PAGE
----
Friday, February 25, 2011

Buckets of water

I was asked why a bucket full of water looks shallower than an empty one, so I pulled out an old physics book to find the answer. It's been many years since I've taken optics, although recently I've developed a new interest for it.

Refraction occurs because the speed of light changes based on the density – something I discussed here. The refractive index is the ratio of the speed of light in a vacuum to the speed in the medium. If we think about water with its refractive index of 1.33, we find that light travels 1.33 times faster in a vacuum than the water. The denser the medium, the greater the difference in speed of light and the bigger the refractive index.

Not only does light slow down, it also bends. When a ray of light hits a surface at an angle (angle of incidence) it gets bent to a new angle (angle of refraction) inside the surface. With a little trigonometry applied to these angles, we find that their ratio is also the refractive index, a trick discovered by Willebrod Snellius (of Snell's law fame) in 1621 – although an Arab scientist figured this out almost 500 years earlier.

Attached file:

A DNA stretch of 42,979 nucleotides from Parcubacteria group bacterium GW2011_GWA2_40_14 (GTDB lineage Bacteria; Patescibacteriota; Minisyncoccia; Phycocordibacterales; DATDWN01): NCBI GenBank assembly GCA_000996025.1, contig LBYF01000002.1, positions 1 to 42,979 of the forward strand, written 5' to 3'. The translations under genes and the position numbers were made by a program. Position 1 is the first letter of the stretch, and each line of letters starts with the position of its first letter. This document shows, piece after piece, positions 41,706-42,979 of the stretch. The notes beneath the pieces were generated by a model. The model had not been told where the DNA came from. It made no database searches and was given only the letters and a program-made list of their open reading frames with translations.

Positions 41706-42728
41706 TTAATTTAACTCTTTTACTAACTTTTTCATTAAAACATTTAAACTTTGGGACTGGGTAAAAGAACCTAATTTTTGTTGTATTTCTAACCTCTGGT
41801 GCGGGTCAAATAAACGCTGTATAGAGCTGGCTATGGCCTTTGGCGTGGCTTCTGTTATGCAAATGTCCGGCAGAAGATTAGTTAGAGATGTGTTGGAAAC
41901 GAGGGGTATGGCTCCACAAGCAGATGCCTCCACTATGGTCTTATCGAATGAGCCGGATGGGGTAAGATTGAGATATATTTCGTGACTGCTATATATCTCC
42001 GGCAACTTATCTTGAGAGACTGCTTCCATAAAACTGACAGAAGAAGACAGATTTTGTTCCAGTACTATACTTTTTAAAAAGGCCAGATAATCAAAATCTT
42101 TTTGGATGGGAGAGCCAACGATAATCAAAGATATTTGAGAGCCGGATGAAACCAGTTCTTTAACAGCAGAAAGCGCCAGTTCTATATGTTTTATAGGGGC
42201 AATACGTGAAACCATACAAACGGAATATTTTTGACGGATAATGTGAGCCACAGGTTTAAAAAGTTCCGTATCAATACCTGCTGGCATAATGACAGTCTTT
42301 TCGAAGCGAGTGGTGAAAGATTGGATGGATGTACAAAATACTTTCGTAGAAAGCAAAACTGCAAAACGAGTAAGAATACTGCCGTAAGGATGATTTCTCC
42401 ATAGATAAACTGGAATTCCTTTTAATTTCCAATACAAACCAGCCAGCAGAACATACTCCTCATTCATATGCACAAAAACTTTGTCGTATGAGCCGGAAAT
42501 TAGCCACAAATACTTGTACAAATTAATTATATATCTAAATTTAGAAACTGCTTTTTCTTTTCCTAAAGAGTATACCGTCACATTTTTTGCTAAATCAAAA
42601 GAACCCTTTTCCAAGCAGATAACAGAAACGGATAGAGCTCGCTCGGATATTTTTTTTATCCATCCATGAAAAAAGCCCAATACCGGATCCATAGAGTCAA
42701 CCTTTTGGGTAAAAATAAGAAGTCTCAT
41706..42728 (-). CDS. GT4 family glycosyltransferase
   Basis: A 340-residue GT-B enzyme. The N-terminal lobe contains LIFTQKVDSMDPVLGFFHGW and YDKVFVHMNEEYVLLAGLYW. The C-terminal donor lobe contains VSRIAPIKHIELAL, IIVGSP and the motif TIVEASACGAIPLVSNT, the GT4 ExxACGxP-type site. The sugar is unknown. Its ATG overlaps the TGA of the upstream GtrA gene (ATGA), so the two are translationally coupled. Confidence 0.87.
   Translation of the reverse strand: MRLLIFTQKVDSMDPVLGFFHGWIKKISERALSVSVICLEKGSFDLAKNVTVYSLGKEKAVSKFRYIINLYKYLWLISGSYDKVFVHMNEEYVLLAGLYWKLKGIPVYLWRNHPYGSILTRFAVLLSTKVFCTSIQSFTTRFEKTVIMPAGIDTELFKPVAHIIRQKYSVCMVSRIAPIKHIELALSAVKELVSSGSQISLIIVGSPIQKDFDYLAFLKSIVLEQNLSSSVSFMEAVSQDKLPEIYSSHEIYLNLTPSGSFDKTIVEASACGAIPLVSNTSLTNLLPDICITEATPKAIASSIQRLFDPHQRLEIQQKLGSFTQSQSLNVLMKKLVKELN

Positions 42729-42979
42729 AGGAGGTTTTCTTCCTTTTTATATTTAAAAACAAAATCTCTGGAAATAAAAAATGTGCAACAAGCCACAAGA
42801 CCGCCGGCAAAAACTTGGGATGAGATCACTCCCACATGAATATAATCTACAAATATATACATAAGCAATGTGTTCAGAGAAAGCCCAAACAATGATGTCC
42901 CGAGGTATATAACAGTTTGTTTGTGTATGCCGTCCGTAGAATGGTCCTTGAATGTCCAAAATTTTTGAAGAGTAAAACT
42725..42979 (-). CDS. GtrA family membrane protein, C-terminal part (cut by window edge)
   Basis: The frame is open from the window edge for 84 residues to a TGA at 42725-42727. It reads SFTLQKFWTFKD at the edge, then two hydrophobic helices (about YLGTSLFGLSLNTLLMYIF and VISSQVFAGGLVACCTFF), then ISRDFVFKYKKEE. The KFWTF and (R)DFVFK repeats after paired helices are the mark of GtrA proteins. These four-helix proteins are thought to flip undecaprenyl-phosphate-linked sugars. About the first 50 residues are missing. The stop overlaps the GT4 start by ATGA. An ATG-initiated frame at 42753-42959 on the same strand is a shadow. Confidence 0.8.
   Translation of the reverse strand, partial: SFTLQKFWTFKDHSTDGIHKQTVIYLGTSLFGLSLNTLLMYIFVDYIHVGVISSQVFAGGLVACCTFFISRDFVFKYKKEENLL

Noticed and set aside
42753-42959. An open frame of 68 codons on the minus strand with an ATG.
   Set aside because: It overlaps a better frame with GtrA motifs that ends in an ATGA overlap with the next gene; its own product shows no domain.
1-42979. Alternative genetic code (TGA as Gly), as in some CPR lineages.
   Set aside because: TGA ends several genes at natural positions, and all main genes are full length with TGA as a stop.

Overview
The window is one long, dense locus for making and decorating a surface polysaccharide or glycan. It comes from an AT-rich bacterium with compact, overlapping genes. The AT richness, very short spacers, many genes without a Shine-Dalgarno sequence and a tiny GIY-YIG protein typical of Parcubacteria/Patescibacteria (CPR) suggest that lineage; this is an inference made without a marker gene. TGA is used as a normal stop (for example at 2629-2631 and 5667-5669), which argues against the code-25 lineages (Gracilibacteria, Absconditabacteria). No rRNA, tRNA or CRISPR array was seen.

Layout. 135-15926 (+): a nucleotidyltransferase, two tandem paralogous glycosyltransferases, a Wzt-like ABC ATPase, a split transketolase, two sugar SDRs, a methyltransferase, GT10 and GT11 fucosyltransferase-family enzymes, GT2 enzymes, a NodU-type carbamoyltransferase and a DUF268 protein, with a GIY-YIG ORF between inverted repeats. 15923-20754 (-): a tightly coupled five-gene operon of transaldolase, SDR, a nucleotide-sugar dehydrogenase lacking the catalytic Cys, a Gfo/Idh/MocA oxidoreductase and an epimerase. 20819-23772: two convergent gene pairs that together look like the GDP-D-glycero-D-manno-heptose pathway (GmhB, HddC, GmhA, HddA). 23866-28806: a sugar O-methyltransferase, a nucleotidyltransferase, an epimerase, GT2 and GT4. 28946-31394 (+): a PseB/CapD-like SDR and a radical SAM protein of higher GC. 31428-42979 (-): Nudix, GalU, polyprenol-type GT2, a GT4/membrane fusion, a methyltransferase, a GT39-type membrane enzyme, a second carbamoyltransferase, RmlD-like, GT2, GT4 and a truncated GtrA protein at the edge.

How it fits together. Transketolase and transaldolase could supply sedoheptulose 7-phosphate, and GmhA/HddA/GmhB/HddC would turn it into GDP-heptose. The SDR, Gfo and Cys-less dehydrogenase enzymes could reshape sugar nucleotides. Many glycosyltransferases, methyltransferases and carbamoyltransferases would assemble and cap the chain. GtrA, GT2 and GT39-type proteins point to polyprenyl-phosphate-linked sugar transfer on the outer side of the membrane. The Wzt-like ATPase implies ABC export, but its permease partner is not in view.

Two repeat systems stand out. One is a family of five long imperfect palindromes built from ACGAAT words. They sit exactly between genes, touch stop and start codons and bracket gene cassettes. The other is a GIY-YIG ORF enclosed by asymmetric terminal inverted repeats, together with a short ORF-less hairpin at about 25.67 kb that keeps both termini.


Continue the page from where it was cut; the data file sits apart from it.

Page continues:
So, what fun can we have with the refractive index? Ever looked into a still pool of water? Due to light rays bending in the water, the pool will look ¾ the depth it actually is. If a post sticks up through the water, it will look oddly disjointed at the surface – appearing to extend at one angle above the water and another below the surface even through the pole is straight.

From another point of view, what does a fish see when it looks up? A fish sees a lot more than expected. By looking up in a cone of 98 degrees, a fish gets a 180 degree view above the water due to refraction. The view above the water would be strange – someone fishing on the shore would look excessively squat, standing at an odd angle and probably distorted due to ripples on the surface. But, the fish would see the fisherman, making it much more difficult to be successful at fishing (spear fishing is even more complex due to refraction). By the way, if you put on your goggles and hopped into the local swimming pool, you would see what the fish sees.

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